Americans are not increasing savings
You have probably heard a lot of chatter from the media about a newfound thrift amongst American consumers.
The general take is that Americans, faced with lost incomes and wealth and burdened by record levels of debt, have moved away from the asset-based consumption models of yore. Instead of using the 401(k) or the house to do one’s savings, Americans are now saving the old-fashioned way by cutting spending and stashing money away in bank accounts. The commonly-held belief is that we are witnessing a secular change away from excess consumption toward thrift in the household sector.
If you haven’t noticed, asset markets in the United States are all rising: stock prices, bond prices, house prices, even gold prices and commodity prices. This certainly is not lost on the mutual fund industry. And it is not lost on American households either. The savings rate has declined to 3.0% after briefly hitting an 11-year high of 5.9% in May. Welcome back to the asset-based economy.
(click on image to enlarge)
In the charts above, the left side shows how savings levels spiked up in response to the recession and credit crisis. The right side shows a fall off in the savings rate since May, just after the jobless claims numbers first began to recede.
A few factoids about the savings rate:
- Savings rates averaged 9% through 1982. They were consistently above 7% through 1992. Since then, savings rates have collapsed. From Jan 1969 to November 1997 (comprising all monthly data since record-keeping began), the 10-year average savings rate was higher in every single month than the 5.9% savings rate achieved in May 2009.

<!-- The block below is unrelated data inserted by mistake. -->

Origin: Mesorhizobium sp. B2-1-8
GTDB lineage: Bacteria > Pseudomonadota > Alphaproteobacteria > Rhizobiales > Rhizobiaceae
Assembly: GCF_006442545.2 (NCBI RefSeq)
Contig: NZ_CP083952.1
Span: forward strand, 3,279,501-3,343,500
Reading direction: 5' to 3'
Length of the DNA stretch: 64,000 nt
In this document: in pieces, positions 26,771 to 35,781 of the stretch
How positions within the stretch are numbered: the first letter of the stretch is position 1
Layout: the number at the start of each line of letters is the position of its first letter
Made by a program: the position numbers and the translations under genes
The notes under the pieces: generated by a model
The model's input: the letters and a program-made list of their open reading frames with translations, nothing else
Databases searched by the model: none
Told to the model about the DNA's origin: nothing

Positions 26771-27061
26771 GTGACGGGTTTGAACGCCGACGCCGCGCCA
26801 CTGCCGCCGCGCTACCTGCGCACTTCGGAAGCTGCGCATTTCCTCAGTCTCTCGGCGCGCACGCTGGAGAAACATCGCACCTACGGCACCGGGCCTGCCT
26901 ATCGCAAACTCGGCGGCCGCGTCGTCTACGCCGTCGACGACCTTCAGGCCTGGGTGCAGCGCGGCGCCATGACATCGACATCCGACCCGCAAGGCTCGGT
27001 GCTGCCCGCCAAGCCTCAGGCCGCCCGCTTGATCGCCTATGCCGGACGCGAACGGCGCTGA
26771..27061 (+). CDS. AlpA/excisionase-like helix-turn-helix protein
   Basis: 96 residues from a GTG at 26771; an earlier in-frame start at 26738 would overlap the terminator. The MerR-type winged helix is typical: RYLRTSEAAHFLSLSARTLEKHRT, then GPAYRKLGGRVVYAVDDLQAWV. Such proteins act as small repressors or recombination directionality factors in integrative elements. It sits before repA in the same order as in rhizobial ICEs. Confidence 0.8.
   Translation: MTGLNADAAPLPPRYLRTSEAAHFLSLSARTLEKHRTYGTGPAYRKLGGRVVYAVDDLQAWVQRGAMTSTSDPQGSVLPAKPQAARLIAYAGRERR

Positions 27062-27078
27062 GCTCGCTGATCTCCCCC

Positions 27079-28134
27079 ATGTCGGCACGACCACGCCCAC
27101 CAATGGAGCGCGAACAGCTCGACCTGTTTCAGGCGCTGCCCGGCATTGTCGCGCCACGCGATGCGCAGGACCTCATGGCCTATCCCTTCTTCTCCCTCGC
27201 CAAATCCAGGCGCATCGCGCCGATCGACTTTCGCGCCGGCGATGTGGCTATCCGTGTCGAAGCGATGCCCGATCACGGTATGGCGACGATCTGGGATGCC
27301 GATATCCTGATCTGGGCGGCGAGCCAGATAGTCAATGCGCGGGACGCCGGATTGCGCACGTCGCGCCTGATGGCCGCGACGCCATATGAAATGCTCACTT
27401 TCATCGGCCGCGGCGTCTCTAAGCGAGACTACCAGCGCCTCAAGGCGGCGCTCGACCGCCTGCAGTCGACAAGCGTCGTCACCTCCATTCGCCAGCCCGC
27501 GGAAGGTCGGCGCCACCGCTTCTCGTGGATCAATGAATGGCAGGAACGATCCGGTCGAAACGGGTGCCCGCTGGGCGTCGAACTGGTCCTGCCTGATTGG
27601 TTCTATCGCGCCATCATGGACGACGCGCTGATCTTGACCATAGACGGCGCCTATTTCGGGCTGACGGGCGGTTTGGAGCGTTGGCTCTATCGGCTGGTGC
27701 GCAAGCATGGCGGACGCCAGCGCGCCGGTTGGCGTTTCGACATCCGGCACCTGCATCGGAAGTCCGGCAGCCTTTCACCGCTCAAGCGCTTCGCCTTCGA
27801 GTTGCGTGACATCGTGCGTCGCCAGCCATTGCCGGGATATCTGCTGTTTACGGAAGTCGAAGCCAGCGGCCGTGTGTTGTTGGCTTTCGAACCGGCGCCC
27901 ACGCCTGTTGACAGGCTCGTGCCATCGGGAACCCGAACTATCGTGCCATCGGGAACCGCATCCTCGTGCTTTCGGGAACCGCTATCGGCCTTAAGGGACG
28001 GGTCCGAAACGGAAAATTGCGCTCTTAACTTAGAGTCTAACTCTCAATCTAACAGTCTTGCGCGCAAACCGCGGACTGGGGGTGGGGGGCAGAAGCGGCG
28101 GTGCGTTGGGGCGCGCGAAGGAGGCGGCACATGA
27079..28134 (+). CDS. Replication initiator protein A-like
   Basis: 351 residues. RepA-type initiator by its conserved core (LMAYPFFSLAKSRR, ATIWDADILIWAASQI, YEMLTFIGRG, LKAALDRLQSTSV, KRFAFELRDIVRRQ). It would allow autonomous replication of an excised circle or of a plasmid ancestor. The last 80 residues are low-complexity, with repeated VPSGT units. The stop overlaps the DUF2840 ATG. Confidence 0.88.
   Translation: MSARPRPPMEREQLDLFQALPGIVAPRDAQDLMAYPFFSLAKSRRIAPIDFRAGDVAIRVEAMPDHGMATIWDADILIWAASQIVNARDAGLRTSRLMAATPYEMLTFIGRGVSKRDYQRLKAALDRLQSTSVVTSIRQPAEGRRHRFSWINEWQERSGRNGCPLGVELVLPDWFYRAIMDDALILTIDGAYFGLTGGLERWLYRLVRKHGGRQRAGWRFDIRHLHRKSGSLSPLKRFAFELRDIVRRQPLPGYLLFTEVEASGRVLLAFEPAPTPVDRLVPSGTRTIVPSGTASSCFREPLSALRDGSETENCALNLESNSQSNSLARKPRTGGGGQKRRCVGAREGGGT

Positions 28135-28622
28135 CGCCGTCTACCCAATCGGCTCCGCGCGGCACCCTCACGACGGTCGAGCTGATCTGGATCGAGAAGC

- Measuring the 12-month average savings rate, savings troughed in America at an all-time low of 1.4% in April 2008.
- Average savings has since increased monthly to the present 3.9%.
- The monthly savings rate peaked in May 2009 at 5.9%. It declined every month to August, hitting 3.0% in August.
What should be evident from the charts above is that the collapse in savings coincided with the secular bull markets in bonds and equities and with a secular build-up of debt (see “Household debt as an indicator of secular bull and bear markets”).
My takeaway from the data during this past downturn is that American households are not necessarily saving more. As asset prices have risen, a return to the asset-based economic model seems to be taking hold. Let’s look to future personal income data from the BEA to confirm if this trend holds.
If so, the feedback between asset price increases, collateral for bank lending, increased consumption and economic growth could be more powerful than is commonly assumed. This is what could drive a multi-year recovery… that is until the next debt- and asset bubble-induced downturn ends this brief nirvana.